Retired Gen. Michael Flynn, the former national security adviser to President Trump, is scheduled for a plea hearing at 10:30 a.m. ET on Friday. The announcement indicates that Flynn will plead guilty to lying to the FBI. The plea bargain comes as part of special counsel Robert Mueller's investigation of Russian interference in the 2016 election.
Mueller's probe into Russia's role in the 2016 election has been under way since May. In late October, the indictment of three former Trump campaign officials was made public — Paul Manafort, Rick Gates, and George Papadopoulos. As former campaign chairman, Manafort was widely viewed as the most potentially problematic for Trump himself.
But David A. Graham has argued at The Atlantic that an indictment of Flynn would be viewed by the White House as much more threatening. Flynn not only worked on Trump's campaign, but followed the president into the West Wing as his appointed national security adviser. That proximity could compel Mueller to interview a slew of White House officials much closer to the president himself.
Flynn has long been a controversial figure, at times for reasons unrelated to foreign entanglements. During his speech at the Republican National Convention, he led the audience in a chant of "Lock her up!" The phrase had become a rally favorite of Trump supporters, referencing their desire to see Hillary Clinton behind bars.
According to the Wall Street Journal, Flynn is being investigated by Mueller in part for his role in an elaborate plot to extradite a Turkish cleric living in the United States. Reportedly, Flynn and his son, Michael Flynn Jr., were attempting to "forcibly remove" Fethullah Gulen for a payout of $15 million. Robert Kelner, a lawyer for Flynn, called the allegations in the WSJ report "outrageous and prejudicial."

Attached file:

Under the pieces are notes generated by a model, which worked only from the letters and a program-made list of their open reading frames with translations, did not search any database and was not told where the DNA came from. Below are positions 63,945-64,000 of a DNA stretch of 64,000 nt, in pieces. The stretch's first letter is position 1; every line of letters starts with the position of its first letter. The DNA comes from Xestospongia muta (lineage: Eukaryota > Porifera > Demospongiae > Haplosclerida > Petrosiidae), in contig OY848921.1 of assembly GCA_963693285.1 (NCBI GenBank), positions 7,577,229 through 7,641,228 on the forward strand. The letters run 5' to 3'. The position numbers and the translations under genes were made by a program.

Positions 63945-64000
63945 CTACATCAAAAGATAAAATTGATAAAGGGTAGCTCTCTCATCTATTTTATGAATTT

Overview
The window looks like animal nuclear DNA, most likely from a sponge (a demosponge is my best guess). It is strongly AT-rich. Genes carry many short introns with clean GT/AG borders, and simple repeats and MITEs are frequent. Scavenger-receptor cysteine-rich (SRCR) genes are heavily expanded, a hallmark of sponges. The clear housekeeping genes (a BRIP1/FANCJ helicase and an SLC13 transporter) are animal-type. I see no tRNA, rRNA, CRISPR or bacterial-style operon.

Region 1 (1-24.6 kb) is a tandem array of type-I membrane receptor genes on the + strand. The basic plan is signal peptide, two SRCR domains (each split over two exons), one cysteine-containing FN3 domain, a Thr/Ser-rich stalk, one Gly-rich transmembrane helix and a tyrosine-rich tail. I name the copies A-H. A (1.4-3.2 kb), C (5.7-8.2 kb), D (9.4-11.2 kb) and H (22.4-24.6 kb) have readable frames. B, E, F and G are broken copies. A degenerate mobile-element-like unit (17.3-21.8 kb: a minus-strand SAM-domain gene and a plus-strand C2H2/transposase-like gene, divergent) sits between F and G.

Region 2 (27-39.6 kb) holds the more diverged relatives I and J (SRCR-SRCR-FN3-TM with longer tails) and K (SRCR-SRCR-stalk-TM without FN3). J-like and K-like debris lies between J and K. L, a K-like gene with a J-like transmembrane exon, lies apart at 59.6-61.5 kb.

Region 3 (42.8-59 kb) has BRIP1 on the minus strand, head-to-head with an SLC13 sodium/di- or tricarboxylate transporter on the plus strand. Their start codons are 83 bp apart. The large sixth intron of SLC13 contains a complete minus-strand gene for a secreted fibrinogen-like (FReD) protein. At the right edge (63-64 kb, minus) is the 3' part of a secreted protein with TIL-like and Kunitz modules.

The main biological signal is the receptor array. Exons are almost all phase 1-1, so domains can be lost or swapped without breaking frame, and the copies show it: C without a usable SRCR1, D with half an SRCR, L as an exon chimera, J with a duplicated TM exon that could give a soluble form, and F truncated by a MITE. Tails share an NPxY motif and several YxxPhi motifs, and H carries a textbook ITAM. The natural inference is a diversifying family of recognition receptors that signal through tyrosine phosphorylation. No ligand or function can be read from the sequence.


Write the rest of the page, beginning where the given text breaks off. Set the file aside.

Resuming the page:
Flynn was already known to be under investigation for lobbying work he had done on behalf of the Turkish government, work which he failed to disclose on government records. He is also under military and congressional investigations into the financial ties linking him to both Turkey and Russia, and whether or not those ties impacted his role as national security adviser.
The questions surrounding Flynn don't stop there. His resignation came after reports revealed Flynn had lied about speaking of lifting sanctions on Russia with Russian Ambassador Sergey Kislyak. And though he served as national security adviser for less than a month — making his tenure in that position the briefest on record — Flynn appears to have promoted the business interests of IP3, a company he had previously worked for as an adivser, before he left the West Wing.
The latest news about Flynn comes from ABC's Brian Ross, who on Friday morning quoted a source saying Flynn was prepared to testify against Trump and members of Trump's administration and family, including that the president instructed him specifically to "make contact" with the Russians during the campaign.
Notably, what exactly that testimony would entail is not yet known. But for now, it seems those who predicted Flynn must have had much to offer Mueller in exchange for a reduced sentence were correct. As Max de Haldevang puts it at Quartz, "If Flynn is only being prosecuted for lying to the FBI about his Russia contacts despite the questions about his Turkish connections, that could suggest whatever he’s offering is very big indeed."
There was plenty of speculation on Twitter and elsewhere as to what Flynn's relatively light plea bargain meant for other members of Trump's administration. And while curiosity as to what Flynn has told Mueller is running high, those who know the special counsel cautioned that patience will be required. According to at least one former colleague, Norm Eisen, Mueller will not "show all of his cards" any time soon.
Though it may take some time before the public knows what Flynn has told Mueller, the Flynn plea deal is still a major development in the unfolding and ongoing investigation into Russia's interference in the 2016 presidential election.